Travis County commissioners voted Tuesday on a list of projects for a proposed $185 million roads-and-parks bond package — but postponed a final vote until next week on whether the proposition should go before voters in November or May.
Commissioners voted 4-1, with Commissioner Gerald Daugherty opposed, to move forward with the citizens bond advisory committee’s recommendations as well as the county staff’s recommendations. They plan take a final vote Aug. 15 on the date of the election.
Among the package’s biggest-ticket items are $21.2 million to build a Bee Creek Sports Complex; $25 million for parkland acquisitions and conservation easements; $10.7 million to build a two-lane road with bike lanes and sidewalks from Texas 130 to Austin’s Colony Boulevard; and $9.5 million to build a trailhead park and infrastructure at the Onion Creek Greenway.
Once all the debt is issued in 2023, Travis Gatlin, the county budget director, said the proposed bond package will cost the average taxable homestead about $24 a year.
If commissioners choose to put the package on the ballot in November, it would come on top of the $1.05 billion Austin schools bond package that many Travis County voters will see at the polls. Funds from the school bond package would rebuild several campuses, construct new schools and target overcrowding in pockets of the 83,000-student district.
During public comment Tuesday, Austin Chamber of Commerce representative Tina Cannon told commissioners that she supported the county bond package but worried about its timing, noting the Austin schools bond as well any city property tax bumps.
“We want to be cognizant of what you’re trying to do, what you’re trying to accomplish and support you in your success in that,” Cannon said. “(We) just want you to take a strong consideration of how timing may play a major factor in the success or failure of this particular bond issuance.”
Daugherty had expressed interest in adding a controversial project: the construction of a new two-lane road with shoulders on Reimers-Peacock Road from Texas 71 to Hamilton Pool Road, which many residents fear will pave the way for overdevelopment.
The issue became moot, however, when Daugherty failed Tuesday to garner the necessary support from his fellow commissioners. Daugherty suggested an alternative: extend Vail Divide in Western Travis County to connect Texas 71 and Hamilton Pool Road.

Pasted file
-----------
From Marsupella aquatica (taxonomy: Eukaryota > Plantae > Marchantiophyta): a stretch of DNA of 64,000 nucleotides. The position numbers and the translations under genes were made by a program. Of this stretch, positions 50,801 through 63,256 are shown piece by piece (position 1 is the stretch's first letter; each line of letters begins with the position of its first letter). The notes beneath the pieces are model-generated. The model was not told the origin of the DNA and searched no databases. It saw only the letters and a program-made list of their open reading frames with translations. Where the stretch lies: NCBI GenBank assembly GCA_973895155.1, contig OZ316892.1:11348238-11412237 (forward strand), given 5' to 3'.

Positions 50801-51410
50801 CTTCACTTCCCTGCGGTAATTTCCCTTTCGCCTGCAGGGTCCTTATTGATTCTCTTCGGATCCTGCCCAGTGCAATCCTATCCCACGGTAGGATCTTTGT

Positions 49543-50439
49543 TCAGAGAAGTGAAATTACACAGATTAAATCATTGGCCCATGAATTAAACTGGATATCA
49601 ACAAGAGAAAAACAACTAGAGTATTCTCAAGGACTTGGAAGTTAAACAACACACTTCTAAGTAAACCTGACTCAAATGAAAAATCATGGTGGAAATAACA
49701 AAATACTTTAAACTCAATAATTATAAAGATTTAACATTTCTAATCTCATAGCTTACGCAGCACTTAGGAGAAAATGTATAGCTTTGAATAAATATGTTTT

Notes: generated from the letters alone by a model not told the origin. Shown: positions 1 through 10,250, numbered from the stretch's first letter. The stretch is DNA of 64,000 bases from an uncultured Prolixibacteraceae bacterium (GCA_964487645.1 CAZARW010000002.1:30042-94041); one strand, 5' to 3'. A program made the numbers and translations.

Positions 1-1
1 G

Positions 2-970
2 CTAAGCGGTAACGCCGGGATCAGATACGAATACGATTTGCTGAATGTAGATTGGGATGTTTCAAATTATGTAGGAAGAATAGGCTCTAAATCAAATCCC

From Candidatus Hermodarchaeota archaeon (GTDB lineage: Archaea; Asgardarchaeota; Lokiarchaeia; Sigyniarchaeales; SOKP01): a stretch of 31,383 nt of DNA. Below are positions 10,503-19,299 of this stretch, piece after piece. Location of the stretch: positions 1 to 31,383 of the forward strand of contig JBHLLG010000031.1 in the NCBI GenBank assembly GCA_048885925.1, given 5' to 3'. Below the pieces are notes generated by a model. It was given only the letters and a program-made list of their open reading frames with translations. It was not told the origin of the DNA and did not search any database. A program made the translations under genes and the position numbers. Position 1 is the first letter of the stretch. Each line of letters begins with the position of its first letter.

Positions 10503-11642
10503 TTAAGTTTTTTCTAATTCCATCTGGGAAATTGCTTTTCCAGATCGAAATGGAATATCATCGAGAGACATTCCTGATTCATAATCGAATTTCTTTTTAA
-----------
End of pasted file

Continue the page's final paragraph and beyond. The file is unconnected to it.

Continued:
Daugherty made a motion to give the commissioners flexibility to make adjustments to the project list in their precinct.
But County Judge Sarah Eckhardt and Commissioner Brigid Shea said the Vail Divide project, which hasn’t yet been studied by the county staff, comes with too many unknowns.
They also cautioned that adding such general language to a bond proposition could have unintended consequences, such as barring the court from accomplishing transportation projects in future bonds, should the measure fail.
“I had to make a statement about how disgusted I am about feeling like I have almost no say in projects in Precinct 3,” Daugherty said after Tuesday’s vote. “I don’t know how else to do that.”
Eckhardt and Shea said after the meeting that they disagreed with that assessment. Shea noted that the Bee Creek Sports Complex, one of the most expensive projects on the list, is in Daugherty’s precinct.
Even though Shea’s precinct received the least amount of funds, which she said she understood given that most of it is urban and supported by the city of Austin, the commissioner said she was pleased with the final package.
“I feel like we didn’t quite get to equity … but I’m relatively happy,” Shea said. “I feel like we balanced a lot of competing interests, and we found a way to add in projects to deal with the most dangerous flooding areas, which are the low water crossings, and not substantially increase the cost to the taxpayers.”
Eckhardt also said she approved of the list that commissioners moved forward Tuesday.
“I’m very, very proud of the final project list,” Eckhardt said. “I think it was extremely well thought-through, having gone through the filter of staff and then the filter of a quality process with the citizens bond advisory committee.”